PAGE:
I originally put a password on my website because it was still unfinished, but I think I’m going to keep the password and continually share it with people. It creates a small extra hurdle between potential readers and the content.
I’m interested in what effects it might have on me and my writing.
As I embark on a new season of blogging, I intentionally want to do things that will de-incentivize me from trying to get clicks. I don’t want my blogging to be about creating content for others to consume. I want my blogging to be a tool and a regular practice that will help me grow. 
I don’t want this to be another exercise in “platform building”.
My new space has no comments section, and I have no traffic analytics setup, so I can’t even track how many people are reading/visiting the site. If you’re out there reading this, I have no idea unless you’ve told me or you’ve liked one of my tweets about it.
Despite this, I have played around with the idea of adding one of those old-school hit counters. The ones from the earlier days of the web that publicly displayed how many times the website had been visited. Those are fun, but even they can lead to negative side effects.
When I’ve blogged in the past, I’ve spent a lot of time making sure that the content I create is highly shareable and clickable. I spent a lot of time crafting the titles, selecting stock photos, and testing the appearance of the links when shared on social media sites. (Hi Facebook debugger and Twitter card validator)
Now, I’m not doing any of that. Most of my posts won’t have images, unless of course they require a visual aid.
When I share my posts to Twitter, I’m not going to take the time to craft the perfect share tweet. I’m just going to post the title, the link, and the password. This simplifies things and prevents me from overthinking (a bad habit I’m trying to break).
I also won’t be spending much time editing these blog posts. There will be errors. There will be typos. The transitions between sentences won’t always be ideal.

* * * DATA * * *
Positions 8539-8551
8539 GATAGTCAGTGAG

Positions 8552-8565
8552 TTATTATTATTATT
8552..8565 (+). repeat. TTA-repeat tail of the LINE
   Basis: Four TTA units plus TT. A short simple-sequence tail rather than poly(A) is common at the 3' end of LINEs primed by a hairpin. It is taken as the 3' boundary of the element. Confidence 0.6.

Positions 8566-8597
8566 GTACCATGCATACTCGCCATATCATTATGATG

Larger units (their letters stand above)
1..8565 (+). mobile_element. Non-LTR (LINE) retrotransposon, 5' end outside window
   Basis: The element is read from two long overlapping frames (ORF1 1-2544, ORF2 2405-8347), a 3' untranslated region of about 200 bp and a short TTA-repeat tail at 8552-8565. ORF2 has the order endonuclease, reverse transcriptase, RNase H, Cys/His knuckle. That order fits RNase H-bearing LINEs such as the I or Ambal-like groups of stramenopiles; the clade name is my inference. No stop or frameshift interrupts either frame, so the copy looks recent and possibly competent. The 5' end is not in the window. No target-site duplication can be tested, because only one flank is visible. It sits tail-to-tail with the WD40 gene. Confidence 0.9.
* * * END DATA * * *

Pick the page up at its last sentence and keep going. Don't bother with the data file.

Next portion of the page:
## Platform building isn’t good for creating
I haven’t given this a lot of thought, so I could be wrong, but I don’t think focusing on growing a following is conducive to the creative process. 
It creates barriers and bumps in the road that make me constantly turn inward to examine thoughts like, “what will my audience think of this?”
“Is this going to be shared or liked within my niche?”
Personally, I don’t want those to be the questions I’m asking while I’m creating things.
Inevitably, the platform building mindset makes me careful and cautious. It makes me second guess myself. It makes me crave approval. 
None of these things will help me produce my best work.
## The wheat from the tares
Having a password on my website isn’t a smart business move, and that’s why I’m doing things this way.
The mere presence of a password, even though it’s freely available, will most likely mean that less people end up reaching my blog. Which is fine, because I think I care about quality over quantity... at least when it comes to web traffic.
I hope that the people who come here are genuinely interested in whatever it is I’m saying. The presence of a password will strain out some of the link clickers that weren’t that invested. 
Less readers, less people to please, more focus on doing the actual work. 
I’m probably naive in thinking the internet can be this way, but I would hope that an audience or a following would be a byproduct of honestly sharing the work I do, rather than of a carefully executed personal branding strategy.